The Cenotaph, London
Modern British Sculpture
Royal Academy of Arts
Modern British Sculpture was initiated by the former President of the Royal Academy, Sir Anthony Caro and has been realised by Penelope Curtis, who has recently left the Henry Moore Foundation to become Director of Tate Britain, and the sculptor, Keith Wilson. The exhibition is not conceived along the traditional lines of an art historical stylistic survey but more imaginatively sets out to identify different trends and influences in 20th century sculpture. The Royal Academy galleries are among the most beautiful in London and the curators took the decision to use the spaces generously, allowing the exhibits to make their statement forcefully. This does mean of course that not everyone who is anyone gets included! Eduardo Paolozzi and Anthony Gormley are omitted. So it was with delight that one discovers Lutyens is a major player.
In the century when form overtook narrative and figure, the exhibition opens in the central hall with a reconstruction of Edwin Lutyens’ Cenotaph by MDM Props Ltd and blown up photos of Epstein’s sculptures The Ages of Man, 1907, on the British Medical Association building on the Strand. The curators boldly set out the 20th century conflict of abstraction and figuration. In July 1919 Lutyens was commissioned to design a sculpture for the First World War Peace Celebrations. MDM have recreated the wood and plaster temporary memorial, an unadorned and figureless monument representing no religion, race or rank, which was replaced later in Portland stone. It struck a chord with the public and became the symbol of the nation’s loss, which was replicated around the world in similar form. For members of the Lutyens Trust more used to seeing the master in an architectural context, it is wonderful to see the Cenotaph in this exhibition and distressing that Epstein’s too powerful evocation of humanity was vandalised in the 1930s.
In 1900 Britain was still an imperial nation and the depository of artistic loot from all over the world. A cleverly chosen selection of sculpture from the British Museum shows how inspiration came not only from Greece, but also Egypt, Africa and the Pacific. Charles Sargeant Jagger (1885-1934) whom we know in the context of New Delhi (he carved the elephants at Rashtrapati Bhavan and the statue of George V, which now sits unloved in the derelict Coronation Park) is represented with a relief Belgian Peasants assisting British Wounded, 1921-23. Jagger found inspiration in Assyrian carving. Sex is also important; Epstein’s massive Adam, 1938-39, from Harewood House, baring his manhood, shares a whole gallery with a diminutive Snake,1924, by Henry Moore; there is honestly no room for another work in that gallery. In the next room Alfred Gilbert’s Jubilee monument to Queen Victoria brings the viewer back to the more western European tradition. Set on the same axis as the Epstein, the contrast could not be greater. Then there is the influence of the Orient; here the collections of Chinese and Japanese ceramics, bequeathed in 1934 to the Victoria & Albert Museum by George Eumorfopoulos, have been raided and placed alongside the pots of Bernard Leach and the work of Naum Gabo and Barbara Hepworth. Eumorfopoulos was an early patron of Hepworth, seeing similar abstract beauty in her work. Two site specific commissions by mid-century titans are Reclining Figure, 1951, done for the Festival of Britain by Moore and Single Form, Memorial, 1961, by Hepworth, commemorating the premature death of Dag Hammerskjold and commissioned for the United Nations. In this gallery one can look sideways through the arch to the Cenotaph, all embodied ideas of post-war rebirth and memorial.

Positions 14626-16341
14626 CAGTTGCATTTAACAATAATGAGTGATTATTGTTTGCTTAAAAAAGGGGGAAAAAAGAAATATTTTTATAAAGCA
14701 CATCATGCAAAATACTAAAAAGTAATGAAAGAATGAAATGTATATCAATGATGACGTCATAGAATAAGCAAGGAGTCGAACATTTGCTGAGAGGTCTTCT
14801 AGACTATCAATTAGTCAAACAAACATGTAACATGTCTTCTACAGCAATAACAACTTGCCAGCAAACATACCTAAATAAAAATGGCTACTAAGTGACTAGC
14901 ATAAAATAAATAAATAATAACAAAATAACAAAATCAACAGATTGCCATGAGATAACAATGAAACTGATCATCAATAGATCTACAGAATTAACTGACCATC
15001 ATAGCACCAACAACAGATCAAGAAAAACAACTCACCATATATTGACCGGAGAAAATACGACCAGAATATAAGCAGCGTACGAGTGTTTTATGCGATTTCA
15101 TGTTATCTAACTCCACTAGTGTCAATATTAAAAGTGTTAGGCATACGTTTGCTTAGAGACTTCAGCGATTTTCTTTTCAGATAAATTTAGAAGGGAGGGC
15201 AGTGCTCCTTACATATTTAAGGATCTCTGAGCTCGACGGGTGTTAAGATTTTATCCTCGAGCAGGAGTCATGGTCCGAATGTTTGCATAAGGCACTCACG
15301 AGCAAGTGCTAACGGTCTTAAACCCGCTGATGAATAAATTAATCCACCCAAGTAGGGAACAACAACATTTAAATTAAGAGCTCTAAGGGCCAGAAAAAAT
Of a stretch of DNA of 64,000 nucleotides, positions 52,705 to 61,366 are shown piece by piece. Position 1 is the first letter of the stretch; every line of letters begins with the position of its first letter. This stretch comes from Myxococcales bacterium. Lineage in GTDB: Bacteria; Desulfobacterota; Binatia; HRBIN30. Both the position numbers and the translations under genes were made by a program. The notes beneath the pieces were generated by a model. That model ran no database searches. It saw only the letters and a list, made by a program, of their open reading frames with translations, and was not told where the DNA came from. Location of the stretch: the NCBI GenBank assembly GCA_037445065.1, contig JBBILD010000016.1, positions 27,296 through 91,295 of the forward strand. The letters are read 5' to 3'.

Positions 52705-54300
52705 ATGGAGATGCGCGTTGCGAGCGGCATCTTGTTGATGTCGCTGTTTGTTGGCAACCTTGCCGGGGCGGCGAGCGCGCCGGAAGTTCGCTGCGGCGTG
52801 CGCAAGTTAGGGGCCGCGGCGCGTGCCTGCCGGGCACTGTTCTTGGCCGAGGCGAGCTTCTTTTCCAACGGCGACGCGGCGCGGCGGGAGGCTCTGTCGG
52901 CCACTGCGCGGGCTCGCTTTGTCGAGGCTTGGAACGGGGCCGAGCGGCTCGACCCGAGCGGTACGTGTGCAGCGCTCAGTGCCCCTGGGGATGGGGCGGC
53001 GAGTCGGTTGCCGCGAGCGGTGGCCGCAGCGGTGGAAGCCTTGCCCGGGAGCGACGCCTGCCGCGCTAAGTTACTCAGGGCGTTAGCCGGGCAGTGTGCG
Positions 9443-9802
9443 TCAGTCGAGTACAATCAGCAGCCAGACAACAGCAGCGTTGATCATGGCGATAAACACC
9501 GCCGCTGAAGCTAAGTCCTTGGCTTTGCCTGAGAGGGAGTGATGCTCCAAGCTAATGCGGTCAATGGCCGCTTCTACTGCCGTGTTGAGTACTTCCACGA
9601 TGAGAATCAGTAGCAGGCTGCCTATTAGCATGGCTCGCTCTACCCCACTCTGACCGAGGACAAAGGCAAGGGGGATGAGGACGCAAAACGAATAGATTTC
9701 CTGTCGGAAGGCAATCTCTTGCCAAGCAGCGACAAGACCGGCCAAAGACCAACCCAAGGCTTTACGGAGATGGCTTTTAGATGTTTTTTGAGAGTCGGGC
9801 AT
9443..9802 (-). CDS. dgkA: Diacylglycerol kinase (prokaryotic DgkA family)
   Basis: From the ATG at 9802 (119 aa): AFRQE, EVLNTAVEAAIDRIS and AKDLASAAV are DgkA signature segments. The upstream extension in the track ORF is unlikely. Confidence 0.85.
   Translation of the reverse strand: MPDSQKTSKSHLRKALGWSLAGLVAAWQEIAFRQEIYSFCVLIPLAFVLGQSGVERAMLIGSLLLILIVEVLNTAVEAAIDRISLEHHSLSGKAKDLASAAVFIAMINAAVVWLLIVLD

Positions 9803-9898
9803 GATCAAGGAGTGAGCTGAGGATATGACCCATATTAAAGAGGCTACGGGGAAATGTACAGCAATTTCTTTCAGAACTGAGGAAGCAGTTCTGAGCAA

No one is sure these days about what constitutes sculpture; in the second half of the exhibition many media are examined, painted metal – Anthony Caro’s Early One Morning, 1962, has a whole room. The notorious bricks, Equivalent VIII, 1966 by Carl Andre lie alongside Chalk Line, 1984, Richard Long’s engagement with the environment. Now one wonders what all the fuss was about. There is also the preoccupation with detritus nicely packed up in Stack, 1975, by Tony Cragg and a Damian Hirst Let’s Eat Outdoors Today, 1990-91, a vitrine containing the remnants of a barbecue, complete with living bluebottle flies.
What would Edwin Lutyens have made of all of this later sculpture? I do not know but the past is another country, and in the Cenotaph he did express advanced ideas in an abstract form which had grown out of his playing with classicism. Edwin Lutyens, former PRA, is at the Royal Academy alongside all those 20th century sculptors who pushed the envelope. Accompanying the exhibition is a comprehensive catalogue, Modern British Sculpture, edited by Penelope Curtis and Keith Williams, which includes many articles by other contributors, including an excellent commentary on the Cenotaph by Catherine Moriarty. This is a thought provoking show and runs until 7th April.